While the UN devotes its human rights operations to the demonization of the democratic state of Israel above all others and condemns the United States more often than the vast majority of non-democracies around the world, the voices of real victims around the world must be heard.
Thousands of families flock every year to the crystal-blue lakes and soaring cliffs in Band-e Amir, one of the most popular national parks in Afghanistan.
Among them was the family of Zahra Qumbri, a young woman who lives in the central province of Bamiyan, where the park is located.
But Qumbri can no longer visit after the Taliban on August 26 banned all women from entering Band-e Amir, in a move that has triggered widespread condemnation.
"This is a cruel act that is both illogical and inhumane," Qumbri told RFE/RL's Radio Azadi. "In the past two years, women have been removed from all cultural, economic, and political activities."
The ban is seen as the latest attempt to erase Afghan women from public life. Since seizing power in 2021, the Taliban has banned women from education and most forms of employment and imposed strict limitations on their freedom of movement and appearances.
"We are virtually under house arrest," Qumbri said. "They are gradually increasing and tightening restrictions against Afghan women.
They are burying us alive."
'Hijab Just An Excuse'
The ban came into effect shortly after Mohammad Khalid Hanafi, the Taliban's minister for the promotion of virtue and the prevention of vice, claimed that women visiting Band-e Amir were not wearing the mandatory hijab, or Islamic head scarf, properly.
"Going sightseeing is not a must for women," said Hanafi, who ordered Taliban fighters to prevent any women from entering the park.
Gul Bakht Nejati, a woman who lives in Bamiyan, said Taliban fighters were preventing some women from entering Band-e Amir even before the ban was announced.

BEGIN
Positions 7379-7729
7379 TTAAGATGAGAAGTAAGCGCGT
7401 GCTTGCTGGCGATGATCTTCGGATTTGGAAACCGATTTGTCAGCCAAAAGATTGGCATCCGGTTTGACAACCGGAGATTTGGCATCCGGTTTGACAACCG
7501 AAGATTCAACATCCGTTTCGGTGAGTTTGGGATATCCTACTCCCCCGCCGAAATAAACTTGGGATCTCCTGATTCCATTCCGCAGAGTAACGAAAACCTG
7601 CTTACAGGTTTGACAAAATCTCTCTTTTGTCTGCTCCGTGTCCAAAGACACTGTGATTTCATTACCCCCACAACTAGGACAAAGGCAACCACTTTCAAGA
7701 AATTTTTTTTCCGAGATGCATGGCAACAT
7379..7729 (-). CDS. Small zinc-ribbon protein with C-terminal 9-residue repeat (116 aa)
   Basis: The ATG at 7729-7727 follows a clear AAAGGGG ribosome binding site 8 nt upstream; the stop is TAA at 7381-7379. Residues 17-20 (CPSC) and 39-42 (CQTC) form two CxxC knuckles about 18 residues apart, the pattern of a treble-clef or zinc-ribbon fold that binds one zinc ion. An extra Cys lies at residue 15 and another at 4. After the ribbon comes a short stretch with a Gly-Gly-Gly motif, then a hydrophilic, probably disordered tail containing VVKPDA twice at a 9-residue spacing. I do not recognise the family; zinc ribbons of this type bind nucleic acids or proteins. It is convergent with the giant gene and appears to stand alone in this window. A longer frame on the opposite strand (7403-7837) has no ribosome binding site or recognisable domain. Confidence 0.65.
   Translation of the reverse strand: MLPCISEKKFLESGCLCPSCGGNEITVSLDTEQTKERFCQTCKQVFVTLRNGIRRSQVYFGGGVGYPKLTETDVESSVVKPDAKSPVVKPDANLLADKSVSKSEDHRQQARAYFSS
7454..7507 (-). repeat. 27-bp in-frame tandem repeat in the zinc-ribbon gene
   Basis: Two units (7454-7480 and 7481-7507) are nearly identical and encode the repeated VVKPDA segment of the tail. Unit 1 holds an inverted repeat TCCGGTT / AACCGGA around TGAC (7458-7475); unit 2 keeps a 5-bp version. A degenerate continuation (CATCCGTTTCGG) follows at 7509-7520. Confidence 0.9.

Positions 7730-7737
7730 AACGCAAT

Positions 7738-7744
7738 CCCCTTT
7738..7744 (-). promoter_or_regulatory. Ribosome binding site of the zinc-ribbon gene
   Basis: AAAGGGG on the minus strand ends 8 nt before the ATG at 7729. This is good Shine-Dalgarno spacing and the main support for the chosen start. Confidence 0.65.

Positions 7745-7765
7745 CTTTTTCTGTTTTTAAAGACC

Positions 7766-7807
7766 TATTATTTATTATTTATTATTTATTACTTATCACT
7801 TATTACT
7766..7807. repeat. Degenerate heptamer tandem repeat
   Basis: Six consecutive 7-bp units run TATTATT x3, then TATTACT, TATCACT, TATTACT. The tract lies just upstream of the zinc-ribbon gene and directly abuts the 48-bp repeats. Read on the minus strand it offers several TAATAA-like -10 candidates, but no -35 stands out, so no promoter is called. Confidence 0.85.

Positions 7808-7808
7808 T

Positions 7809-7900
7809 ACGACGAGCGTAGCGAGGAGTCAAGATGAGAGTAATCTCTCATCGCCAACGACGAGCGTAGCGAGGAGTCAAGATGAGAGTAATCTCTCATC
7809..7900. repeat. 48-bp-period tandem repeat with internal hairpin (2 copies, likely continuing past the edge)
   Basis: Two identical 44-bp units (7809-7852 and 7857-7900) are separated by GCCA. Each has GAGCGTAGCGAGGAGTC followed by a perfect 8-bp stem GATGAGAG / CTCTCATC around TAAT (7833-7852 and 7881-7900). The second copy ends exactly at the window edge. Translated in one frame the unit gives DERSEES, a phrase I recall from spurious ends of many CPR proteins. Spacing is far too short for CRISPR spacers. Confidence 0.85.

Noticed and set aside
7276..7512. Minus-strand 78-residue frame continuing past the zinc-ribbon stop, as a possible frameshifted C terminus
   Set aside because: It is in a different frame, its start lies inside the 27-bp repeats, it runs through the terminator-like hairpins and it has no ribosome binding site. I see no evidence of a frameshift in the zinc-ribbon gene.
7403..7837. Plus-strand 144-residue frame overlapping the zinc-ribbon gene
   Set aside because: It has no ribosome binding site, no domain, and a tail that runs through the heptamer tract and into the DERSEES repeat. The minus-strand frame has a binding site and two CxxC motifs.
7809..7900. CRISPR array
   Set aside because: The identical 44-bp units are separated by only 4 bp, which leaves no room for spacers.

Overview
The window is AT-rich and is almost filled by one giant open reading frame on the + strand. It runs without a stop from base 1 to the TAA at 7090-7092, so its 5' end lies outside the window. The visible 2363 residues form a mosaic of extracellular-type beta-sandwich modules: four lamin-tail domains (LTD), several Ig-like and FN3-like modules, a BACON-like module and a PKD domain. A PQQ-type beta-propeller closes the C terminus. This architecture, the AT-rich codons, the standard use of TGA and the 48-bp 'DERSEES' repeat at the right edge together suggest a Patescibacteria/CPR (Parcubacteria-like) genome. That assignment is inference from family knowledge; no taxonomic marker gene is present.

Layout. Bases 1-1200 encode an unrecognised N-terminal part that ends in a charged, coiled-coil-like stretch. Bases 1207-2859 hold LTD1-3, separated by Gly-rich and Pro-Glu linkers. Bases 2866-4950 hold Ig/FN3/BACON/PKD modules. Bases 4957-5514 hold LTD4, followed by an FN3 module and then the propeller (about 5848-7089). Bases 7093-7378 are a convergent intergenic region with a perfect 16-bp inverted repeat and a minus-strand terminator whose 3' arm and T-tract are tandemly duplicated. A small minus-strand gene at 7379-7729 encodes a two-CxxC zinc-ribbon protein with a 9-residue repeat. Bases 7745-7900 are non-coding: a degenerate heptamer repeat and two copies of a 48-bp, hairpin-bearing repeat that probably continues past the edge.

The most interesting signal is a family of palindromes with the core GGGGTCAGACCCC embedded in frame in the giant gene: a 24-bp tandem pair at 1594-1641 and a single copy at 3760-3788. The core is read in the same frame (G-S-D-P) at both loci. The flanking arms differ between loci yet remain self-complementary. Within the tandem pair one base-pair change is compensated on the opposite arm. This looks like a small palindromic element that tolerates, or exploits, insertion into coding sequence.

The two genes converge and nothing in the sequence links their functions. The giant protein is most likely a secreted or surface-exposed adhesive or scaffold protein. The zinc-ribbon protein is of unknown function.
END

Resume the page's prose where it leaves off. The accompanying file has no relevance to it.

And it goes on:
"Everyone going there was being questioned," she said, adding that women were ordered to prove their relationship with the men accompanying them. "If you are accompanying your husband, you must carry your marriage certificate because the Taliban will always question you."
Taranum Saeedi, an Afghan women's rights activist, says the Taliban is using women's alleged violations of the hijab requirement as an excuse to further diminish their access to public places. In the past year, the Taliban has also banned women from using gyms and visiting public bathhouses and city parks.
"Afghan women have always worn the Islamic hijab," Saeedi told Radio Azadi. "But the Taliban is a misogynistic and oppressive group."
The Taliban ban is likely to see a significant drop in the number of people visiting Band-e Amir, a top tourist destination in Afghanistan. Local business owners who depend on tourism fear their livelihoods will suffer.
"Our shops will now have to be closed," a woman who owns a shop near one of the six lakes in the national park told Radio Azadi. She spoke on condition of anonymity for security reasons.
In 2009, Band-e Amir became Afghanistan's first official national park. Four years later, several female rangers were employed in the park, in a first for the country. The number of local tourists visiting the park was steadily growing until the Taliban takeover.
"This is just cruel," Hogai Amil, an Afghan writer and women's rights activist, told Radio Azadi. "This is a betrayal of our culture and human values."